(Reuters) – Masked security agents dragged students off the streets and bundled them into vans as new protests broke out against Belarusian President Alexander Lukashenko on Saturday on the fourth weekend since his disputed re-election.
Up to 30 people were detained for taking part in unsanctioned protests, Russian news agency TASS quoted the Minsk police as saying.
Draped in red-and-white opposition flags, students staged protests in several places in the capital, including outside the Minsk State Linguistic Institute where police had arrested five people on Friday, local media footage showed.
Elsewhere masked men dragged away students who had gathered at an eatery in Karl Marx Street in the centre of Minsk, while some of the protesters shouted “tribunal!”, according to footage shown by news outlet TUT.BY.
Thousands of women later held a separate march through Minsk in the afternoon, shouting “hands off the children” as one of their slogans.
One woman went up to masked security forces standing in a line, showing them pictures of protesters with bruises on their bodies. The government has previously denied abusing detainees after many come out of prison following the election complaining of punishment beatings.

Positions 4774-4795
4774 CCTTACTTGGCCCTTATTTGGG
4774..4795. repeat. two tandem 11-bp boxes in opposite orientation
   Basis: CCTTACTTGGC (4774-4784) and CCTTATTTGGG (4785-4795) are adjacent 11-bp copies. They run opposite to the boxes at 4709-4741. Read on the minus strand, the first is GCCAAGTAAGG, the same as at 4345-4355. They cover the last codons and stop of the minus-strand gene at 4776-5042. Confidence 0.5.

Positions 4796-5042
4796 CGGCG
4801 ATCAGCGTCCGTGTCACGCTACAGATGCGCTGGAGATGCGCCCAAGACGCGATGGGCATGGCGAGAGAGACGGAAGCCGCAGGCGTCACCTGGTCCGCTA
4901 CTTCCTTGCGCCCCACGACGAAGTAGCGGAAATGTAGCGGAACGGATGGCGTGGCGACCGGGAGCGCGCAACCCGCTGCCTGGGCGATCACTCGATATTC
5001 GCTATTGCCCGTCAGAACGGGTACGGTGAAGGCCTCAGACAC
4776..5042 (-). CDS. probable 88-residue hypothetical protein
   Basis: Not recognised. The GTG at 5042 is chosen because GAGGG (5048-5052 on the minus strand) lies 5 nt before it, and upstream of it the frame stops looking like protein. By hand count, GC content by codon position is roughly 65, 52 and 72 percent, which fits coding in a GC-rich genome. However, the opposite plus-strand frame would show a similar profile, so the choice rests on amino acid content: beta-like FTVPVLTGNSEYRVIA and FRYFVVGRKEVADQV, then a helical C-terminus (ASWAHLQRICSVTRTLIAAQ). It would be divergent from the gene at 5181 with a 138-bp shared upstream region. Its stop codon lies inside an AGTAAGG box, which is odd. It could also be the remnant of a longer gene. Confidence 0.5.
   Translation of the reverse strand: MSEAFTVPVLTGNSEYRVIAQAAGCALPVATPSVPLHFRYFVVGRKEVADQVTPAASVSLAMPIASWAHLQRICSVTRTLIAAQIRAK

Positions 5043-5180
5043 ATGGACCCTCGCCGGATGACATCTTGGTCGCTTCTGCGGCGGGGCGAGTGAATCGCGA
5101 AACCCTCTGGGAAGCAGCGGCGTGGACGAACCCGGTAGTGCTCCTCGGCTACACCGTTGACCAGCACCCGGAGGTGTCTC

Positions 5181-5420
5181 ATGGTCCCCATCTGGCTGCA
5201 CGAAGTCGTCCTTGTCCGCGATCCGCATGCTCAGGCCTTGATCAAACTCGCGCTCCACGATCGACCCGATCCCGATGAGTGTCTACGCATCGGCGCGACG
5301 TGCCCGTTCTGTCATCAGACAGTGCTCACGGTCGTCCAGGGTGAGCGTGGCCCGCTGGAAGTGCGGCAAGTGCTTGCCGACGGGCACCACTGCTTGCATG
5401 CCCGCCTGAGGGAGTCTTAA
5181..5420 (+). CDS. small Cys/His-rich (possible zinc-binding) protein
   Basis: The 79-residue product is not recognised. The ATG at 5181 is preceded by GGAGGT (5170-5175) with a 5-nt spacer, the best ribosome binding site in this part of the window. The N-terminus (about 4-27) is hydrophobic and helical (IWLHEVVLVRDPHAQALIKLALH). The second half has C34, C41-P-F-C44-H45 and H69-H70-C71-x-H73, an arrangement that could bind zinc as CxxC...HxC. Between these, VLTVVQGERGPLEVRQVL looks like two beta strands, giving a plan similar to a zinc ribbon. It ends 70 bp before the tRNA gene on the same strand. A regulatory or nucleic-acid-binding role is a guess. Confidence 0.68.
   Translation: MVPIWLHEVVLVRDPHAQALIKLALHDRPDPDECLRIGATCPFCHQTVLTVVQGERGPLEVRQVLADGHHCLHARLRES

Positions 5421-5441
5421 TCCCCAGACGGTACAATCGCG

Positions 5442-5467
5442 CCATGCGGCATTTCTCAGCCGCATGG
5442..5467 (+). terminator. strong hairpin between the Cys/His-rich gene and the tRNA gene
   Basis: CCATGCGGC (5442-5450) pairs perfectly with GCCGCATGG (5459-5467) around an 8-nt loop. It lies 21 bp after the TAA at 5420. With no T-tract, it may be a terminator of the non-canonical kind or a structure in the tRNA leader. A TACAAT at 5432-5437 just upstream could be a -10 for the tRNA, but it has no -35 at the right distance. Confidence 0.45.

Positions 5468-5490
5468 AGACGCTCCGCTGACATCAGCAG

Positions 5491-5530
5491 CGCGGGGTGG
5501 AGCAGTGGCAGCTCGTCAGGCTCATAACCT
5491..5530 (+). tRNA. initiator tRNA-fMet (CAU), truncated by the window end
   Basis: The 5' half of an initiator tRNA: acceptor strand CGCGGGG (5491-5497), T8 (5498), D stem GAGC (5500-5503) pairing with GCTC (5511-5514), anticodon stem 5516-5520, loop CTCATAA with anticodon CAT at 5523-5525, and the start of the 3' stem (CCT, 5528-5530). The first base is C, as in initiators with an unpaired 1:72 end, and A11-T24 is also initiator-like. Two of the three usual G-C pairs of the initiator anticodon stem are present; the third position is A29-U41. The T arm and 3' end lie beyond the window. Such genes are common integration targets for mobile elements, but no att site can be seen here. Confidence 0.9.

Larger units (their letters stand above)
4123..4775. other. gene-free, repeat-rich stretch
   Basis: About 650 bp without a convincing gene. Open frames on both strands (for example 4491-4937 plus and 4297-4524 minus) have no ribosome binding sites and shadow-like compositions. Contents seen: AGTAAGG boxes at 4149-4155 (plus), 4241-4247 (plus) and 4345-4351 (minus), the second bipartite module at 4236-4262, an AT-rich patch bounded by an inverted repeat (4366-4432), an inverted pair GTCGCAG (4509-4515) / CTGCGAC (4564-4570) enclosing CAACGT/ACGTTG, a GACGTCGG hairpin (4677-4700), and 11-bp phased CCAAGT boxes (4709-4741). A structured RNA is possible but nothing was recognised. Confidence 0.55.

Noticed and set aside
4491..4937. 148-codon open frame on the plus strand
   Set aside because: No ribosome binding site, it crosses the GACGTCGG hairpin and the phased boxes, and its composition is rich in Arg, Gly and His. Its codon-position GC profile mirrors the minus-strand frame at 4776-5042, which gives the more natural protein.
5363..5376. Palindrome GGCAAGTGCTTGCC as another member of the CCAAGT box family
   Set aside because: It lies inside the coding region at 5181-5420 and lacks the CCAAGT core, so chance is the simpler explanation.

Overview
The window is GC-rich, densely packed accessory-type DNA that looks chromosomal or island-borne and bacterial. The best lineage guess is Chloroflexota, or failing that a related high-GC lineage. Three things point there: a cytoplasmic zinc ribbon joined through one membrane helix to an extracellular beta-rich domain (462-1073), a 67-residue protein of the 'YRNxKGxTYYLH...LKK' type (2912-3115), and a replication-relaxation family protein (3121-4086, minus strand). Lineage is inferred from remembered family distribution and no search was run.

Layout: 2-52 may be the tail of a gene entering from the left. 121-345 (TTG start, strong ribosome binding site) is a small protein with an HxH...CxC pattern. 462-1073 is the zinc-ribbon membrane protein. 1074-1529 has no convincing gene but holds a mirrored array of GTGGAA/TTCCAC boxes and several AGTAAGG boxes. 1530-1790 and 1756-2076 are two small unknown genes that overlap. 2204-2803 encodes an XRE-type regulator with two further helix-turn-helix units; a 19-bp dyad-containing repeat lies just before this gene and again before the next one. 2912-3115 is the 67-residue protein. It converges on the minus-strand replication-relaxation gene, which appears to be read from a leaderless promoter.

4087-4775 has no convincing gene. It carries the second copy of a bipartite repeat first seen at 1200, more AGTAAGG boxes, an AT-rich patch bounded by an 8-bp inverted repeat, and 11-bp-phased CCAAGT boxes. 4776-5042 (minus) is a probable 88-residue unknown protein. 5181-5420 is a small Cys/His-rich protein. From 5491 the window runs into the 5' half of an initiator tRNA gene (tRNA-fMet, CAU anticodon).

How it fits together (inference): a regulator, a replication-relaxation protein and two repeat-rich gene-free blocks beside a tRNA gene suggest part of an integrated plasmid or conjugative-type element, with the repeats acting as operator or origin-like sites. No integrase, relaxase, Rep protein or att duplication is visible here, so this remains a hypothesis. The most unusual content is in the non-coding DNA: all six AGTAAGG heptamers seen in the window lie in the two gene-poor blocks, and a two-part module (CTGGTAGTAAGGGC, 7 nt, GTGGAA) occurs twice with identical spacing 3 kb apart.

Protesters later converged on a Catholic church in Independence Square, with hundreds crammed inside for a service, in solidarity with Minsk’s archbishop Tadeusz Kondrusiewicz who was barred from re-entering Belarus on Monday.
After the service finished, priests and protesters marched in a procession around the building known as the Red Church and said prayers on the square, with hundreds of people shining their phones as flashlights.
A former Soviet collective farm manager, Lukashenko has struggled to contain a wave of mass protests and strikes since he won a sixth term at an election last month that opponents say was rigged. He denies electoral fraud.
Sviatlana Tsikhanouskaya, his main challenger who fled into exile two days after the election, will travel to Warsaw to meet the Polish prime minister next week.
A member of her campaign team and a senior member of the opposition Coordination Council, Olga Kovalkova, on Saturday also arrived in the Polish capital fearing she would be arrested again if she remained in Belarus.
Lukashenko has previously dismissed the coronavirus pandemic as a “psychosis” that could be tackled by drinking vodka and taking saunas.
But on Saturday he appeared to chide the protesters for spreading the disease.
“We stagger through the streets, rubbing against each other,” he said at a televised government meeting.
“Where’s the social distancing and so on in that? We’re doing everything we can to delay the moment when we say goodbye to this disease. That’s unacceptable.”
Thousands took part in protests that coincided with the start of the school year on Tuesday. At the Minsk State Linguistic Institute, students sang “Do you hear the people sing”, a protest anthem from the musical “Les Miserables”.
(Additional reporting by Polina Ivanova in Moscow and Alan Charlish and Pawel Florkiewicz in Warsaw; writing by Matthias Williams; Editing by Angus MacSwan)